- 43 different species of bird were recorded on the site, with a minimum of 86 breeding territories held by 14 species including the red-listed songthrush;
- The site’s grassland supported ‘exceptional’ breeding populations of both slow-worms and common lizards, and a small population of grass snakes.
The ‘exceptional’ population of reptiles was the subject of a translocation programme in 2008, in which 1,426 lizards and slow worms were captured and moved 17 miles to a receptor site in the High Weald. A survey the previous year had estimated the total reptile population at 5,600, so quite what the point was of removing a quarter of the population and then doing nothing with the site, is not clear. Translocations where the animals are moved off-site (as opposed to being moved to a different area close by) are not noted for their success: a study of 47 such translocations between 1991-2006 concluded that only 31% were successful.
In its environmental statement, submitted as part of the planning application in 2012, SeaChange notes that ‘Reptiles, which were present in large numbers, have been captured and relocated off site.’ No mention of the approximately 4,000 which were not captured: their fate is unknown.
The environmental statement shows just what a huge impact this development was predicted to have on the habitats of the site:
‘Permanent habitat loss resulting from site clearance within the development plots represents a loss in proportional terms, with predicted impacts affecting semi-natural broadleaved woodland (33% loss within the site boundary), semi-improved grassland (95% loss), dense woody scrub (78.3% loss), broad-leaved plantation (74% loss) and bramble (65% loss).’
The report goes on to state that the residual impact of site clearance will be ‘minor adverse’ because of new planting, but as it stands, what we have is the site clearance but none of the new planting.
According to the environmental statement:
‘Landscape plans include a buffer strip to be retained around the perimeter of the site… This will provide protection to designated habitats as well as allow for vegetation and mature trees to be retained and planted to screen the site and provide a noise and visual impact buffer.’
As is clear from the photographs, the buffer strip exists only on paper. There is no retained woodland to screen the site from the road. The inhabitants of the chalet park were particularly upset that they had been promised that trees around their site would be left standing, but in fact they had virtually all been felled, leaving the once beautiful outlook devastated.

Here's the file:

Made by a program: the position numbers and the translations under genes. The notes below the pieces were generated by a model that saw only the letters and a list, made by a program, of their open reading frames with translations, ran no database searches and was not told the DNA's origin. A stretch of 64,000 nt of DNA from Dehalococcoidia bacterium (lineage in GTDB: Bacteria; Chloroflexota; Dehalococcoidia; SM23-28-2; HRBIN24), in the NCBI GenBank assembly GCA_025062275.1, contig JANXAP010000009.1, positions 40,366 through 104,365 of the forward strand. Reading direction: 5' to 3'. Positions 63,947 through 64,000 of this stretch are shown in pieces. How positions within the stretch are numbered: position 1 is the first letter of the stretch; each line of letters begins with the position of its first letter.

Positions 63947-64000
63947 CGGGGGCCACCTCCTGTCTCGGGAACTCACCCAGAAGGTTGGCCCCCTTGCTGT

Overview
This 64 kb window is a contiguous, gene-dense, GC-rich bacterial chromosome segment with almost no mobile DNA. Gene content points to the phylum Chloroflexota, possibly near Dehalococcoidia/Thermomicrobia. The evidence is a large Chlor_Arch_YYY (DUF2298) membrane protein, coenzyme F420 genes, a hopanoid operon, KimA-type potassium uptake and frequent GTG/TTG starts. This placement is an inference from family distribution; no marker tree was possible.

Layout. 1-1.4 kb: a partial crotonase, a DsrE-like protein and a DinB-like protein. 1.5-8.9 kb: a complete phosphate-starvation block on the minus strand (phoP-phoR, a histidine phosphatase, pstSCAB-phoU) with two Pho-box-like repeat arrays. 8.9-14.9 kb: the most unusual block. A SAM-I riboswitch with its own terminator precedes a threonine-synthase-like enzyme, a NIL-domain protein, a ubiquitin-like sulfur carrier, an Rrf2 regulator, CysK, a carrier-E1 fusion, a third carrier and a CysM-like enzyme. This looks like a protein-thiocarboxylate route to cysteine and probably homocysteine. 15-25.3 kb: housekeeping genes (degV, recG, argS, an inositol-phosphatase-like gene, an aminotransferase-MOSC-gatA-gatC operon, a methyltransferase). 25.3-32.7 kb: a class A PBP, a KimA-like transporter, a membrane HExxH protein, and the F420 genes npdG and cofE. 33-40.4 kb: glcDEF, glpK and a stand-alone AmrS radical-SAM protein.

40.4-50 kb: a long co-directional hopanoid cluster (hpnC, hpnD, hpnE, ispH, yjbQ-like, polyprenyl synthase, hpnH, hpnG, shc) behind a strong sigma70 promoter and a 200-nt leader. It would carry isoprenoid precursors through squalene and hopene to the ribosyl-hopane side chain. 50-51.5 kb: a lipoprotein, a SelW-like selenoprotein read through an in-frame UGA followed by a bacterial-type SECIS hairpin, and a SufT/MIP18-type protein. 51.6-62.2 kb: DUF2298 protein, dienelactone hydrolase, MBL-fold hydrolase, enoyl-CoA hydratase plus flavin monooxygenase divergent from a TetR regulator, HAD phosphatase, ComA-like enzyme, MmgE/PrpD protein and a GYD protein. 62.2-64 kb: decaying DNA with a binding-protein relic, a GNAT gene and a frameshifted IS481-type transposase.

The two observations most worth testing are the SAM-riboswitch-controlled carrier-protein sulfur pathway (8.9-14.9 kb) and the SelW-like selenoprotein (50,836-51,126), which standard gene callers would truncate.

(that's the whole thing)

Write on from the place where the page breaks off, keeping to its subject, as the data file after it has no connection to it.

The site clearance eventually took place some six years after the reptile translocation, in spring 2014 (by which time the cleared areas had presumably been re-colonised). This was despite SeaChange’s ‘infrastructure planning application‘, which stated that ‘plots will not be cleared in advance of need and/or marketing need’.
Recommendations about dormice ignored
The ecology baseline report, which reports a good population of dormice on the site, states that:
‘Habitat clearance must be undertaken between mid-September and mid-October. At this time of year dormouse [sic] will be active, and the year’s young will be independent of the parent animals. Timing the works to take place before the end of October should ensure that dormice have sufficient undisturbed time to feed and put on fat reserves prior to the start of the winter hibernation period’
In the event, the site was cleared in March when dormice would still be in hibernation, and it is likely that many did not survive.
Even the Hastings Observer – not known for its critical evaluation of SeaChange projects – had its reservations about this one. In an editorial in October 2010, the Observer wrote:
‘Building bespoke premises for manufacturing businesses according to demand, should mean that at this site at least there will be no empty units, and there is a good chance that many new jobs will be created as the companies expand and move in.
On the other hand, it could be argued that while units lie empty at the nearby Enviro21 park, and indeed office space in the town centre, more effort should be put into filling this first.
It seems like we have been here before – Enviro21 was hailed as state-of-the-art, though two years later it is still not fully occupied.’
Where are the jobs? What happened to the money? Who is accountable?
As with Enviro 21, we feel entitled to ask the questions: why has this project not been completed? What happened to all the public money SeaChange received for it? Why have the 865/700/300 jobs not been created? And most of all, why is Hastings council allowing SeaChange to plough ahead with the destructive Queensway Gateway project, rather than holding its director John Shaw to account for his previous destructive and unsuccessful projects?
We’ve said it before, but we’ll say it again: this is our money, these are our green spaces. Local politicians owe it to their constituents to start asking some questions.